Office Space

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We are coming out of an office space market with a severe undersupply especially in the Class A market sector. Office vacancy rates before the recession were less than 2 per cent with almost no Class A space available. During 2008 and 2009 some new buildings were brought onto the market and during the same period most companies either contracted and or remained stable. Others were not able to get head office approvals to relocate to new premises.

As such, vacancy rates increased over the past two years to around 8 per cent; even though this is significantly higher than before, it is actually a normal rate for most international markets and far lower than most cities in the US. Significantly, Class A space is still in very low supply with most vacancy being found in a limited number of the older Class B buildings, especially those that  have lost tenants to the new buildings.

The result is that over the past two years rental rates for Class A office space have remained relatively stable. The same or slight rent decreases have applied to the better Class B buildings with low vacancy rates. Landlords with higher than normal vacancy rates have offered their space at significantly lower rates, although typically only for the first year or two of the lease.  These landlords are offering additional incentives to attract tenants, such as rent free periods or higher than normal fitout allowances, which is naturally preferable to leaving their space vacant.

Some of this vacant space had started to be taken up and encouragingly we are starting to see a trickle of new companies relocating to and setting up office in Cayman, which, although nowhere near pre recession levels, is a significant increase over the past 18 months. 2010 promises to be a year of gradual recovery in the office space market and vacancy rates will likely even fall slightly.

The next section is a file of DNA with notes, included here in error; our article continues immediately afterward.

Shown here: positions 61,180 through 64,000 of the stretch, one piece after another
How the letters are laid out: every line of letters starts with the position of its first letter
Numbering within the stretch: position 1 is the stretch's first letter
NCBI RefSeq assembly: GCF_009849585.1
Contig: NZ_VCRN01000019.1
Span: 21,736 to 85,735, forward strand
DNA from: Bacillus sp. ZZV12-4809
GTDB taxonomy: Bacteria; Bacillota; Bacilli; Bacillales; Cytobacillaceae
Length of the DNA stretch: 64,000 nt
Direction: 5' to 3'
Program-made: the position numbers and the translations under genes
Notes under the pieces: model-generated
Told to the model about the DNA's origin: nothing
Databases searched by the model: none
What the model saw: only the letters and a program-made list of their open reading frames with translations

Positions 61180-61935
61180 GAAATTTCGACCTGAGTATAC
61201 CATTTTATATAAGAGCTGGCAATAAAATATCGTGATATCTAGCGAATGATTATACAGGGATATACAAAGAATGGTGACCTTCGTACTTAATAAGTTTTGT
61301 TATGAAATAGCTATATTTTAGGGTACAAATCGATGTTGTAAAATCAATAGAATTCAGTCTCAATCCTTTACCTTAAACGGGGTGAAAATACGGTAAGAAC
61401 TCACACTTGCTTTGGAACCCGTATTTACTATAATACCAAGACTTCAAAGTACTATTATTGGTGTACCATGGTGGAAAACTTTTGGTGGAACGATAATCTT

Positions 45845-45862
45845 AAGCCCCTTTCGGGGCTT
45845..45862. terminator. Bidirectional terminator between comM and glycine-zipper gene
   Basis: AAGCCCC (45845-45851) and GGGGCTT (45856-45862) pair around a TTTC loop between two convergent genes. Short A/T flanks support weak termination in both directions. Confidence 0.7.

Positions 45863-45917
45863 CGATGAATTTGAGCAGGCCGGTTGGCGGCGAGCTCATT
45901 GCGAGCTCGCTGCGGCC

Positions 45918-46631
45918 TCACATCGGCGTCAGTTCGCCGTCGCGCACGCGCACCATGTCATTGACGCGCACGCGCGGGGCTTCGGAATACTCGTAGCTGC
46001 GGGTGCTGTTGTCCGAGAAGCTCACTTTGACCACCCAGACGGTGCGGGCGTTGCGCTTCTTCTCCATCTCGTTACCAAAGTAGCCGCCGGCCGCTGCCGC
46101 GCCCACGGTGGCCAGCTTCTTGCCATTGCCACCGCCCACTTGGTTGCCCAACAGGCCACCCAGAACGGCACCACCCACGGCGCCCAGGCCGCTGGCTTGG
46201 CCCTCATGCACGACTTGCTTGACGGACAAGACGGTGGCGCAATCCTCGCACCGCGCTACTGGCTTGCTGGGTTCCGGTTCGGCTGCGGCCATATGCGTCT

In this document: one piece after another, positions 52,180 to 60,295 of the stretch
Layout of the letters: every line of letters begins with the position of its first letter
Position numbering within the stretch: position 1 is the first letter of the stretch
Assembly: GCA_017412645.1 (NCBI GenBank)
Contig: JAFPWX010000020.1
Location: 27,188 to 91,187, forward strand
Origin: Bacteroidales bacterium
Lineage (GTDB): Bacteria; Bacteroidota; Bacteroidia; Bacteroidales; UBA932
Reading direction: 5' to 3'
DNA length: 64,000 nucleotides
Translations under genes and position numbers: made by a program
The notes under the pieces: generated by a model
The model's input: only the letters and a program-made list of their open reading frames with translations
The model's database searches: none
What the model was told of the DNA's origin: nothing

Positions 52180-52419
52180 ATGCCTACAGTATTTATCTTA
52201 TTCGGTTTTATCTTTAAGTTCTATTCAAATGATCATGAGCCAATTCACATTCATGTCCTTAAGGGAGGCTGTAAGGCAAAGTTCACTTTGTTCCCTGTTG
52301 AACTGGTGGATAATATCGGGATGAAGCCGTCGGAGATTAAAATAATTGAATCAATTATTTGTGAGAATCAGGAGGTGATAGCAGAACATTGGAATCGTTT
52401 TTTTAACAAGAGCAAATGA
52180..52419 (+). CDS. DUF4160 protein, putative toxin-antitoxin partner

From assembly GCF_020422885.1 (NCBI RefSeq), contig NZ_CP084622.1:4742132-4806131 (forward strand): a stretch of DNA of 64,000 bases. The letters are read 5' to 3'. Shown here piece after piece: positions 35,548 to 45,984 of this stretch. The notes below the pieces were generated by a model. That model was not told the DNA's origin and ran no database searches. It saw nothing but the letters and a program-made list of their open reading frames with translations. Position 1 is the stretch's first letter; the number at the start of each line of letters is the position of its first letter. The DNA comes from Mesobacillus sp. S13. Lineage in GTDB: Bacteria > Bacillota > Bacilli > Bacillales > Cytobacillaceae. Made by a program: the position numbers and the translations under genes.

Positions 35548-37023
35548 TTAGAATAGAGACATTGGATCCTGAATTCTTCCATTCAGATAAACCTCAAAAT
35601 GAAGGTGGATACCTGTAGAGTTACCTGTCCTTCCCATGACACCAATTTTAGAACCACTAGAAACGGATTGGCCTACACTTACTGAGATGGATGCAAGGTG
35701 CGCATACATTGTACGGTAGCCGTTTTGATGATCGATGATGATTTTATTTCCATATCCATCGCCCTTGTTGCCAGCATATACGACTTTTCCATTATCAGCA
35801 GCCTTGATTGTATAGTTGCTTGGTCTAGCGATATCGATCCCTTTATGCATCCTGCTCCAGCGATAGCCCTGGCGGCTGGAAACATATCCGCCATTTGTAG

The GOAP accommodation will not likely be ready for occupancy until late in 2010 and possibly not until 2011. By that time, the office space market will have corrected itself slightly and vacancies will be lower than they are currently. Most of the tenants moving to the Government Building will be moving from Class B+ buildings and so vacancy will increase to a greater degree in this sector. Class A rent rates should remain relatively stable and could possibly even increase as new Class A buildings are pre-let, especially bearing in mind that any new Class A building that breaks ground in 2010 will unlikely be ready until the second half of 2011 at the earliest. Class B office landlords will likely continue to offer attractive incentives to tenants especially those in properties with higher than normal vacancy rates.

Assuming a relatively slow absorption of space over the next two years, vacancy rates are unlikely to increase to levels that much out of line the average for global office markets, even though they have been higher than those we’ve experienced in the recent past.

Jeremy S. Hurst
President & Broker/Owner
IRG – International Realty Group Ltd.
T: 525 9900
E: [email protected]